Snowshoeing at Stevens Pass: Western Washington
“This is the best trail! This is the best hike I’ve been on all year!” I kept exclaiming to my mom and brother yesterday. We were tromping through snow at Stevens Pass, about an hour and a half northeast of Seattle. Once we returned, peeled off wet clothes, and I started writing this post, I remembered my hike up the Wild Great Wall this past summer, aka my favorite hike of the year. So I guess the Stevens Pass hike was my second favorite of 2011.
For anyone looking to go snowshoeing or cross country skiing in Western Washington, Stevens Pass Nordic Center is the place to be. From Seattle, take I-5 north to Highway 2. Head east. Five miles past the downhill skiing area you will find Stevens Pass Nordic Center. It will be on your right. Check the snow level first by calling 206-634-1645. If you don’t have snowshoes you can rent them here. Restrooms and a small snack shop are also on site. This is also the place to pick up your pass, $12 for adults.
Before hitting the trails we loaded up our backpack with oranges, cookies, and a thermos of hot water. Due to our lack of hiking boots, my brother and I donned a nice layer of plastic bags between our socks and shoes. They worked perfectly. My shoes were soaked at the end of the hike, but my feet stayed warm and dry.
Upon recommendation of the guys at the Nordic Center, we took the easy two kilometer “Clickity Clack” trail up the mountain. Then we headed back down on the intermediate “Steppin’ Stoker” trail, for a total of four kilometers. The hikes were very well marked, which I always appreciate. The first half of the trail was fun, but things really got going after we crossed the main cross country sky trail and made the hairpin turn down to the creek. Make sure that you look down towards the creek to find the orange tape marking the “Steppin’ Stoker” trail. If you just follow the signs you’ll go back the boring way. Down by the creek there are snow covered logs to climb over and branches to duck underneath. We were the only ones on the trail that day, and the three inches of new snow was fun to crunch through. On a clear day, there are views of surrounding mountains and Mill Valley. However, this is Western Washington. Good luck chancing upon a clear day. Luckily, the trees, creek, and blanket of snow are gorgeous themselves. You can appreciate the beauty of this trail even if it’s cloudy and rainy. Just make sure that you have some waterproof sock-bags.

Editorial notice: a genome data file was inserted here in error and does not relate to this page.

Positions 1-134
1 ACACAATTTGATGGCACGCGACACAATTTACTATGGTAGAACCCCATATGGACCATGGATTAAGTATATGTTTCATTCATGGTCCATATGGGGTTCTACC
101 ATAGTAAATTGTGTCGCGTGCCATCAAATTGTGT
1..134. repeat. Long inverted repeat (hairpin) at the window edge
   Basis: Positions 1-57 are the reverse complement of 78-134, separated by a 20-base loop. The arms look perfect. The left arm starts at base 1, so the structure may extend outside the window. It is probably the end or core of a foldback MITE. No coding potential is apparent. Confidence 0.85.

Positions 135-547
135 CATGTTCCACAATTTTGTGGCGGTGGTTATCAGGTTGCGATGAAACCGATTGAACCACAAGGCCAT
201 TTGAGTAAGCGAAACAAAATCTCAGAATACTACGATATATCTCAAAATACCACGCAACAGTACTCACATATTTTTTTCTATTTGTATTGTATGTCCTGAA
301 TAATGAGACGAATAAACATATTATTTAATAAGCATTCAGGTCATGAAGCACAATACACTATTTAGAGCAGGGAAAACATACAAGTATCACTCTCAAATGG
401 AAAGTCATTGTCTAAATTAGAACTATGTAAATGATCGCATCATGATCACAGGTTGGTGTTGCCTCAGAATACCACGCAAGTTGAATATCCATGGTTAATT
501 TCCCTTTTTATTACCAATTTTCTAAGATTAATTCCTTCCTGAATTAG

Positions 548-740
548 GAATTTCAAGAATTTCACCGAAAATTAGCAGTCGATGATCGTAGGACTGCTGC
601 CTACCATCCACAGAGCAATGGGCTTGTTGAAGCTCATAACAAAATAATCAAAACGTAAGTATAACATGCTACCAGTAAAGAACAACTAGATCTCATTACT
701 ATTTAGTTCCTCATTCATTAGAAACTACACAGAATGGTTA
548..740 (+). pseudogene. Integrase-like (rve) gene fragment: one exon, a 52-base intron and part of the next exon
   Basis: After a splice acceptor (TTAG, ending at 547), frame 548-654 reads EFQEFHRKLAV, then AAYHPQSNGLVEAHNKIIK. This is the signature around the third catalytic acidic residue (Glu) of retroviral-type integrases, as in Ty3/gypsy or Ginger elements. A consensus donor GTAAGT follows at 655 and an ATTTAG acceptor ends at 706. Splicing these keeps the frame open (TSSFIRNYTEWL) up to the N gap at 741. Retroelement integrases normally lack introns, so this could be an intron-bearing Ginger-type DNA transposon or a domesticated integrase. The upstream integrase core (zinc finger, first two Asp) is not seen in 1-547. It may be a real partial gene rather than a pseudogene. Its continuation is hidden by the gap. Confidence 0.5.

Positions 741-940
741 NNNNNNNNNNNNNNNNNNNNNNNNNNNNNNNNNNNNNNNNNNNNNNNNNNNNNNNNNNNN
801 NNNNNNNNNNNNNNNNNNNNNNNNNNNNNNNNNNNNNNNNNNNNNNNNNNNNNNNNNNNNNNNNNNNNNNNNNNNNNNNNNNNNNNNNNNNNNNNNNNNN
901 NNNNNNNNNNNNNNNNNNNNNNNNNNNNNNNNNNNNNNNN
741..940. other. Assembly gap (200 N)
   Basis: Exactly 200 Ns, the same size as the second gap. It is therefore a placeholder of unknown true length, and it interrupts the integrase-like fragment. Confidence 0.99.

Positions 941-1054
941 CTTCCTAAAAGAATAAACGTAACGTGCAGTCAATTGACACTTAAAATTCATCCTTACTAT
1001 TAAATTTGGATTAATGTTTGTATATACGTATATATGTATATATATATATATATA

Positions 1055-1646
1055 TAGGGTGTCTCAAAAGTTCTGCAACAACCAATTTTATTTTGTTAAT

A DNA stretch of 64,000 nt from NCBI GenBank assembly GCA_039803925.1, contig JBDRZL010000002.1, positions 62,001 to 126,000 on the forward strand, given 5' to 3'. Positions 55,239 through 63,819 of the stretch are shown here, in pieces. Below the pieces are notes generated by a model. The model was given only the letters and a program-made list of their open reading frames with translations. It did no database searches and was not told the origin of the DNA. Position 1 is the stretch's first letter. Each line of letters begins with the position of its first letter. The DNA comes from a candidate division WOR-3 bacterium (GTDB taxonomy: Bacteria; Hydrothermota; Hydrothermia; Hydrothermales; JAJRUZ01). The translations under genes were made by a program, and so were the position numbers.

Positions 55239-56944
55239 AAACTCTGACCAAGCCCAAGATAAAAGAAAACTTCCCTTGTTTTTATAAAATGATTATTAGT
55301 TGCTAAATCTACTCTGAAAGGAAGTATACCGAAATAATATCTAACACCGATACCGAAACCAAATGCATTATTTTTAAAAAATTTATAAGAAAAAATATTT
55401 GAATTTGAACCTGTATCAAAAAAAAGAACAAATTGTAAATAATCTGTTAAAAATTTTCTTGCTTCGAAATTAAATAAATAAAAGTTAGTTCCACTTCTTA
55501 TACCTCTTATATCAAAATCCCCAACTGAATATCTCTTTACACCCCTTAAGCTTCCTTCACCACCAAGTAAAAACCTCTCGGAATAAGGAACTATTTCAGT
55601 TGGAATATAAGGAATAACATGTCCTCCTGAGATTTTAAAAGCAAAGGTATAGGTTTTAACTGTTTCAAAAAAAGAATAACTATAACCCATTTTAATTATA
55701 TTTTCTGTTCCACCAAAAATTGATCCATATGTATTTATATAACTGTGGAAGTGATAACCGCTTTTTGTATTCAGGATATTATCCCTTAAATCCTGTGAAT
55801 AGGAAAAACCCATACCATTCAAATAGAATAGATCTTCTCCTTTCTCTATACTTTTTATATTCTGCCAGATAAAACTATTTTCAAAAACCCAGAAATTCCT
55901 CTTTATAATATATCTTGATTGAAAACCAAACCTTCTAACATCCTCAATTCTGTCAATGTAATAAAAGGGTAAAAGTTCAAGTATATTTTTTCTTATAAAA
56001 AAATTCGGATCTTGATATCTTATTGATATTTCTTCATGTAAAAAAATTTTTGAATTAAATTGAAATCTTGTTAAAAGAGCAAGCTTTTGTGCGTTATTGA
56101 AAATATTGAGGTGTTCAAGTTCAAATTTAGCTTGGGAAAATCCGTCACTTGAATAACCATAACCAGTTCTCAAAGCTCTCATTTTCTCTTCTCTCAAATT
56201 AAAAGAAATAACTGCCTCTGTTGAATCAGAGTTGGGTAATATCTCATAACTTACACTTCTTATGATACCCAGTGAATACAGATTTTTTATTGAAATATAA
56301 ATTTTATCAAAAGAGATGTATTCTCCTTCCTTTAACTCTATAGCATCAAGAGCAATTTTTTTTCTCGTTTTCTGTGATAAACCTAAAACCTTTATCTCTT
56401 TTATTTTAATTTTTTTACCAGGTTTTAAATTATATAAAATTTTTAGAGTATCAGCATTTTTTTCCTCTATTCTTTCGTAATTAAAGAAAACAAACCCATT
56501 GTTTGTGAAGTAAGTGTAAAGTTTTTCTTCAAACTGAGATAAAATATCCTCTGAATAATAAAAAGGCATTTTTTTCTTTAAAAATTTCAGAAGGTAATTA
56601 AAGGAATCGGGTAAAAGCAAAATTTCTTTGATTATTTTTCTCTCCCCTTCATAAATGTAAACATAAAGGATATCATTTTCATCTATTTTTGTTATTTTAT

Some snowshoeing tips:
- It’s not hard! If you can hike, you can snowshoe. No skiing experience is needed. My snowshoeing mates included my mom, who is sixty (or “fifty-something,” in her words). She’s pretty in-shape, and had no trouble with the hike. My brother was also with us. If things had been up to him, he would have chosen a more out-of-the-way trail (he doesn’t like groomed snow paths, or pre-designed hiking trails. Then again he also goes backpacking for days on end without a tent or food, so mom and I generally ignore his outdoor wishes), but he really enjoyed this hike as well.
- When going uphill, make sure to get up on the balls of your feet and really plant your toe. This makes the hike easier and keeps you from sliding backwards.
- Check the weight limit on your snowshoes. If you will be carrying a pack, be mindful of what your weight will be including that backpack. If you weight too much for the shoes you may be prone to punching through the snow.
- Poles are unnecessary.
- If you can swing it, head up to the mountains the day after a good snowfall. New snow is much more fun to walk through.